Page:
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NEW AND USEFUL / LYNN SIMROSS

PRACTICAL VIEW : When Summer Brings Unwelcome Guests

July 01, 1993|LYNN SIMROSS

Summer's creepy critters--cockroaches, ants and fleas--are back. The official cockroach season runs from May to September, and ant and flea infestations also are at their peak during these months.

But there's good news. Some products that can keep them under control with minimal effort are available.

The new word out on roaches is illuminating. They don't eat everything , as previously thought, according to Vernard Lewis, an urban entomologist at UC Berkeley who has spent 15 years studying roaches.

"We're seeing the evolution of the 'smart' roach," Lewis says. "Many popular insecticides--especially those found in sprays--no longer kill common household cockroaches." That's because today's roaches are genetically predisposed to avoid certain bait foods and more and more roaches are becoming resistant or immune to numerous insecticides.

"And now there's proof roaches like some foods better than others," Lewis says. "The cockroach connoisseur has genetically evolved."

Roaches, new studies reveal, prefer bananas, canned dog food and stamp glue to crackers, pretzels and peanut butter. And, like many people, they hate vegetables, especially cucumbers and tomatoes.

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Combat Insect Control Systems has also found that many modern roaches won't eat glucose, a common sugar, because previous generations of roaches were killed by roach bait with glucose in it.

So, Combat, the nation's largest maker of roach bait, has come up with a new killer formula, SuperBait, made of proteins, fats and carbohydrates roaches like, plus an insecticide, Hydramethylnon.

SuperBait comes in small discs that should be placed where roaches are seen around the house. The roaches crawl in, eat the bait and return to their nest where they give the poisoned bait to others. Combat, which spent five years working on the new bait, says the discs are effective for three months.

SuperBait comes in packages of 12 discs for $5.99 and is available nationwide in supermarkets and drug and hardware stores. There's also a larger disc for big species of roaches ($6.49 for 12). For additional information, call Combat's hot line, (800) 426-6228.

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Also effective against roaches and ants is Insectigone, a non-chemical bug killer made by a Canadian company, Chemfree Environment Inc. It's an odorless powder for use inside or out. There are several formulas--roach and ant killer, ant killer, crawling insect killer and earwig killer. The 7-ounce bottles ($6.99) and 2-pound jugs ($19.99) can be found nationwide in True Value and Ace hardware stores, Builders Emporium and Home Base. If you can't find Insectigone in your area, call (800) 663-5858.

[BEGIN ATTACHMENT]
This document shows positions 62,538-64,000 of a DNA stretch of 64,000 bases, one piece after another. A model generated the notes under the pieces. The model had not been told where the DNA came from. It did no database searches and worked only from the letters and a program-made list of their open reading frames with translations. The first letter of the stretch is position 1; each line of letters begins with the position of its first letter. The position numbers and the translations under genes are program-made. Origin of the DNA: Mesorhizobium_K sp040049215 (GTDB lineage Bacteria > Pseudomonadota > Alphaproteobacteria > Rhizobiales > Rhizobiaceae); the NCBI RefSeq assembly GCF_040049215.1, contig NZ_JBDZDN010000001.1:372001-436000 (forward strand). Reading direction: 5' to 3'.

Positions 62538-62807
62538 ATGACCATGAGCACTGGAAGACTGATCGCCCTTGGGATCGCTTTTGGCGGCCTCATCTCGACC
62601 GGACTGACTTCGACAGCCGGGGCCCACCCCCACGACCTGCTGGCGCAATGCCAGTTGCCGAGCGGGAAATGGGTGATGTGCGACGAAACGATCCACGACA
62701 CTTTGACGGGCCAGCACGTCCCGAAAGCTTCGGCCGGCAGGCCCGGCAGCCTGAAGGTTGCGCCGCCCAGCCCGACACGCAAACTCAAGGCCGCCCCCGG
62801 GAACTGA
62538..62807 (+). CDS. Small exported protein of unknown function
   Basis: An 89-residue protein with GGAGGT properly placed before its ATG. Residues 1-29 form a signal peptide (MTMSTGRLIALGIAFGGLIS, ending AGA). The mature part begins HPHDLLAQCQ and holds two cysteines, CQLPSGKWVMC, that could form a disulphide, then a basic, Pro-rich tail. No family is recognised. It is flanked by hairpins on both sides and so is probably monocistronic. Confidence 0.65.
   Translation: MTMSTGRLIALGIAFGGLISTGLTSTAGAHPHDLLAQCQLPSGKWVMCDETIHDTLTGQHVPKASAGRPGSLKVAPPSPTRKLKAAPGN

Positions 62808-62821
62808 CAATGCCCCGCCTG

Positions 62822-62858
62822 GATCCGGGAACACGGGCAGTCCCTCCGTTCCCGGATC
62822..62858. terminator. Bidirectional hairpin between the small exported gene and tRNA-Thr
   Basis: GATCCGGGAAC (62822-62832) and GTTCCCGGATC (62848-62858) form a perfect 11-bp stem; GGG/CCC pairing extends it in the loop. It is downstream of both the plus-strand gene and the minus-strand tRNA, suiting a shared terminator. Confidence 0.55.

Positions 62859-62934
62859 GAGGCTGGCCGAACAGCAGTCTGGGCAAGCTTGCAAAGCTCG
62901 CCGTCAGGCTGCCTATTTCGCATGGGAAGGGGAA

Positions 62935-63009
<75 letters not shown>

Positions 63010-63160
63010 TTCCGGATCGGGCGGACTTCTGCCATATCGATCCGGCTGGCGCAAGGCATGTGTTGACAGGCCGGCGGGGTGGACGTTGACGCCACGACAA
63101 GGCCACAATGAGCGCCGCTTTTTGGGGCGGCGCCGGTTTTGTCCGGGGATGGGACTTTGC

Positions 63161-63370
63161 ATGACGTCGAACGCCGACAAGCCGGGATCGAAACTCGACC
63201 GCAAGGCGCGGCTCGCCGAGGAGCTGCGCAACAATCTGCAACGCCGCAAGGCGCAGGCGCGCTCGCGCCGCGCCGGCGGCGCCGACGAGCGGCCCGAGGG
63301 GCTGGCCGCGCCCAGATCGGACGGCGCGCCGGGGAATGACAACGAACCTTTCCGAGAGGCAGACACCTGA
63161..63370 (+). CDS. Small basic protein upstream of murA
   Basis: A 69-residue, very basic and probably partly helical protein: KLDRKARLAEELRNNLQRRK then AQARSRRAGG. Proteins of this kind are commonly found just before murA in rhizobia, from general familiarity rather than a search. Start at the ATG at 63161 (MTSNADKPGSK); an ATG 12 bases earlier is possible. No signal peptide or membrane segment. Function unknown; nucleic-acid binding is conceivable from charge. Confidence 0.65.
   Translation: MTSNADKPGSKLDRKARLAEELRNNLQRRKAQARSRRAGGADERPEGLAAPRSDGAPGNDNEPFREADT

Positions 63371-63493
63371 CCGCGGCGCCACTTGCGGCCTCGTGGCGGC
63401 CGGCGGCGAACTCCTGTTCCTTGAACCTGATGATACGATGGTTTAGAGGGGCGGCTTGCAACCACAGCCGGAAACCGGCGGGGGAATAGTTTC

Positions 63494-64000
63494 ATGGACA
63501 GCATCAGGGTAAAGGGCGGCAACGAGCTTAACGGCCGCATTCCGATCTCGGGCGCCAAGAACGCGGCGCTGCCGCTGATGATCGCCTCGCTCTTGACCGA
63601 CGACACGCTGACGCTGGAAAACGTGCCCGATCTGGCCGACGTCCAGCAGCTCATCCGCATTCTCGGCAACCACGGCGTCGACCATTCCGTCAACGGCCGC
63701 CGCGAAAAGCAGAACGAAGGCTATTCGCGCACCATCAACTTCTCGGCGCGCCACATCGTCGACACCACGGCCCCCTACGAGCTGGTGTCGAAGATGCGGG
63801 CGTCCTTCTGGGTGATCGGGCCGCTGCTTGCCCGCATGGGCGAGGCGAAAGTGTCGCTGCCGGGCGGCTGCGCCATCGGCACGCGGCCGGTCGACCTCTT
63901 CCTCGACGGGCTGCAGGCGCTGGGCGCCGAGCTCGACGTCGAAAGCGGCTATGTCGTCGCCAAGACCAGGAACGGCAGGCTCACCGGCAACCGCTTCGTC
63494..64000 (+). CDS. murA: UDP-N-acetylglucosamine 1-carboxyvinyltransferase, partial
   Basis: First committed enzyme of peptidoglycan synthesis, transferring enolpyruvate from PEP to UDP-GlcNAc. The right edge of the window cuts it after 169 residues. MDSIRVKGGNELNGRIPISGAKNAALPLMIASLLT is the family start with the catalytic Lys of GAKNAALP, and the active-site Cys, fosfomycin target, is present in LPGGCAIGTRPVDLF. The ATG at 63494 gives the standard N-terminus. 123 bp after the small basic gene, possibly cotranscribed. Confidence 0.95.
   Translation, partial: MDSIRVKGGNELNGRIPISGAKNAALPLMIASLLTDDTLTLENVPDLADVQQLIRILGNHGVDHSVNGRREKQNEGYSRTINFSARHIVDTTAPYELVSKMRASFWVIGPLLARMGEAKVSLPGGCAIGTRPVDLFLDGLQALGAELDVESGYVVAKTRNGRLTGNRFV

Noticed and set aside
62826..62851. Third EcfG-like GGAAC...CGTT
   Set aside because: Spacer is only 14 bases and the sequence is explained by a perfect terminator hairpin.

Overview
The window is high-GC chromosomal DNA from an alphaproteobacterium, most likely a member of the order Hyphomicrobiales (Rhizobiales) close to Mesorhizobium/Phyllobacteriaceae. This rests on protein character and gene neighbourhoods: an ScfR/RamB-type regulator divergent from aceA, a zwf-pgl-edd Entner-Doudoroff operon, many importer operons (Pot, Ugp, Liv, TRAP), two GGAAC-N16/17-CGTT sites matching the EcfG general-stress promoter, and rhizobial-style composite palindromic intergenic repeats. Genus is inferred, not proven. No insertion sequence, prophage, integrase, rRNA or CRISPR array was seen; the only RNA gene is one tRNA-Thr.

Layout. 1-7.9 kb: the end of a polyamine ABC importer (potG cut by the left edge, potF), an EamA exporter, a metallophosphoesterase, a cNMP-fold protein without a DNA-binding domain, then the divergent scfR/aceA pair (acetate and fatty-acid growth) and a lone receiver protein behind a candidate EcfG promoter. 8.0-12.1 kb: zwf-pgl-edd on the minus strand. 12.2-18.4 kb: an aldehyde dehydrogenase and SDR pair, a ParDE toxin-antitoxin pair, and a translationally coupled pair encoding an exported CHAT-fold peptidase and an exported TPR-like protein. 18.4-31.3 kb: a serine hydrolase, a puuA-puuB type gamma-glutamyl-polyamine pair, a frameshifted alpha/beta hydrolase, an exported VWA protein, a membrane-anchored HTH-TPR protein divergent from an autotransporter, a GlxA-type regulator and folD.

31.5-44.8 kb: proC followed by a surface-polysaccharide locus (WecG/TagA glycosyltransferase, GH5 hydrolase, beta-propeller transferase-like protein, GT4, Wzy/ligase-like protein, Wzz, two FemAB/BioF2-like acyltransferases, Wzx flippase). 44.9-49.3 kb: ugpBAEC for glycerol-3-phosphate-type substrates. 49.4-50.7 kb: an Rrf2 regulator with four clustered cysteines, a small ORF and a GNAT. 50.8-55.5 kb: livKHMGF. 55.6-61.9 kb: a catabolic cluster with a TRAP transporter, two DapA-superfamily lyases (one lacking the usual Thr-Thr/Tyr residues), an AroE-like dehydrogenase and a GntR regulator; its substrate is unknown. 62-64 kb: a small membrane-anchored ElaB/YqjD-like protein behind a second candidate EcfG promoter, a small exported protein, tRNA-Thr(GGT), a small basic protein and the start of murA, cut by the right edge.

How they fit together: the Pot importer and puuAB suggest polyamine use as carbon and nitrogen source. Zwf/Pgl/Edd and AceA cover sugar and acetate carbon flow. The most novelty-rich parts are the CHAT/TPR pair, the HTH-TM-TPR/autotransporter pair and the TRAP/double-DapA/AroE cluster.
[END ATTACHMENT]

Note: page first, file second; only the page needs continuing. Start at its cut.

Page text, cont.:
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On the flea front, Canine Care Inc. in Costa Mesa has introduced Terminator for Hardwood, Tile and Vinyl Floors, a liquid you sponge on floors to kill fleas. The product is pesticide and chemical free. It lasts a week or two, according to Cindy Collins, owner of Canine Care Inc.

Collins says one capful of the Terminator solution will mop an area 12 feet square. An 8-ounce bottle ($26) contains 80 applications. There also is a four-ounce bottle ($18). Terminator smells a bit strong, so ventilate the room during application.

The company's Terminator for Carpets, which has been on the market for about three years, is also effective against fleas. It's a powder and its main ingredient is borate. To apply, sprinkle it on rugs and work it in with a push broom.

Terminator for Carpets (a 5-pound box is $25; 15 pounds $48; 30 pounds $65) should be used liberally, says Collins, and will take two to five weeks "to totally eliminate the flea problem." The rug Terminator comes with a one-year guarantee.

The solution and the powder are available nationally in pet stores and animal hospitals. In Southern California you can find them at For Pets Only stores on La Brea Avenue or Hillhurst Avenue, Poodle Puff in Van Nuys and Mesa West Animal Hospital in Costa Mesa. If you can't find it, call Terminator's toll-free number, (800) 242-9966.

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Speaking of fleas, the Pet Bath Treatment Spa is not for the fainthearted cat owner, but it works quite well for flea baths. The compact bathtub is designed for cats and small dogs weighing up to 20 pounds. Most cats will hate it.

Since the spa was introduced last October at a trade show in Chicago, more than 400 veterinarians and groomers have begun to use it, according to inventor Brian McLaughlin of Los Angeles.

Gretchen Becker, a Los Angeles vet, uses the Pet Bath Treatment Spa for "a variety of medical and hygienic treatments," and gives it high marks.

The recycled plastic tub has a unique design--a sliding top to secure the animal in the tub and a quick release collar that attaches to a locking ring to keep the head up. A small hose with a shower head is inserted from the back of the tub so you can easily wet down the pet, shampoo and rinse.

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